A Bangladeshi Islamic scholar welcomed the display of Buddhist compassion for the Rohingya.
“This sacrifice of the Buddhist community proves that Bangladesh is a country of religious harmony,” Mufti Enayetullah told BenarNews.
On Friday, however, thousands of members of a conservative Muslim group, Hefazat-e-Islam, held a protest rally in Chittagong. They denounced de facto Myanmar leader Aung San Suu Kyi and called on their government to put diplomatic pressure on Myanmar to end violence against Rohingya, as well as arm the Rohingya so they could defend themselves.
“Millions of people will stand with the government if they declare jihad against Myanmar, if the genocide continues,” Hefazat Secretary General Junaid Babunagari told rally goers.
“We have also asked the government to train and arm the Rohingya so that they can liberate their homeland,” Hefazat spokesman Azizul Hoque Islamabad told Agence France-Presse.
Human rights reactions
Meanwhile, human rights and refugee advocacy groups kept the pressure on Myanmar.
Washington-based Refugees International issued a report, “Bearing Witness to Crimes Against Humanity,” which recommended that the U.N. demand an end to abuses against the Rohingya and impose an arms embargo and sanctions on Myanmar.
“The current crisis that began just over a month ago is of an entirely new scale and level of inhumanity,” the group said in a statement accompanying its report.
“[M]any people from other ethnic groups, including Rakhine Buddhists and Hindus have been displaced and killed as well, reportedly in attacks by Rohingya insurgents, but the attacks on other groups has been nowhere on the scale of the attacks on the Rohingya,” it added.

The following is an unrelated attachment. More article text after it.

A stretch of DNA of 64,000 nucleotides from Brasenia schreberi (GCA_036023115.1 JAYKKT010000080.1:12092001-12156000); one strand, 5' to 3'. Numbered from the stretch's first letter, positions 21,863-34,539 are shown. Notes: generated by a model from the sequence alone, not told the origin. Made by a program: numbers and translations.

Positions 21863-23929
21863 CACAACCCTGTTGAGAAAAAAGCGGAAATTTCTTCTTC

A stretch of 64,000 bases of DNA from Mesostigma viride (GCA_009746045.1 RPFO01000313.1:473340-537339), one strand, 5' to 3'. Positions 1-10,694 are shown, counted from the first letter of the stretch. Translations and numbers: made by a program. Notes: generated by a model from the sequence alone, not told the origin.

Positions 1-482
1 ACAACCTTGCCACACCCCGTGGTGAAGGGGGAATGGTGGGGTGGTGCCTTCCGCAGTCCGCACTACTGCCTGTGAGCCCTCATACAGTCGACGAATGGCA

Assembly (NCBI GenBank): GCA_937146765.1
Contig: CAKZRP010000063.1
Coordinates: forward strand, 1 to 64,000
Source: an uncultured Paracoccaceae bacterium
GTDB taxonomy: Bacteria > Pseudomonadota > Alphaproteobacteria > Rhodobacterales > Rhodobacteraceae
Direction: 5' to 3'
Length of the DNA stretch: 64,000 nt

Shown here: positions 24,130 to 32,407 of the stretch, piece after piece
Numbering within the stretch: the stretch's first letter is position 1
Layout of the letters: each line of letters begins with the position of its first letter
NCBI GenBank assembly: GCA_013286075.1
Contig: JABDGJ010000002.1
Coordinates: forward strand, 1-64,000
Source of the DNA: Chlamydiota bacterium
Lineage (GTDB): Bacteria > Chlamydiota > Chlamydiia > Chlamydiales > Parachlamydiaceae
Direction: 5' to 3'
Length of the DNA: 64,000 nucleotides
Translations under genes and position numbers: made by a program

Elsewhere, Amnesty International issued a letter to members of the Association of Southeast Asian Nation (ASEAN) calling on them to take urgent steps to resolve the human rights crisis.
“ASEAN is failing to take a stand as one of its member states carries out a violent campaign of ethnic cleansing,” said James Gomez, Amnesty International’s director for Southeast Asia and the Pacific, in a news release.
“Governments in the region must uphold the commitments to human rights enshrined in the ASEAN Charter, commitments which Myanmar’s military is showing clear contempt for as they perpetrate crimes against humanity against the Rohingya.”
UN Fears Fresh Exodus
On Friday, the United Nations was bracing for a possible further exodus of Rohingya from Myanmar, a U.N. humanitarian aid official said. About 515,000 Rohingya have arrived in Bangladesh from Rakhine since the last week of August, in what the U.N. has called the world’s fastest-developing refugee emergency.
“This flow out of Myanmar has not stopped yet, it’s into the hundreds of thousands of Rohingya (who are) still in Myanmar, we want to be ready in case there is a further exodus,” Mark Lowcock, U.N. under-secretary-general for humanitarian affairs, told a news briefing in Geneva.
“Half a million people do not pick up sticks and flee their country on a whim.”
An estimated 2,000 Rohingya arrive in Bangladesh every day, Joel Millman of the International Organization for Migration (IOM) told a separate briefing.
Aid agencies have warned of a malnutrition crisis with about 281,000 people in Bangladesh in urgent need of food, including 145,000 children younger than 5 and more than 50,000 pregnant and breastfeeding women.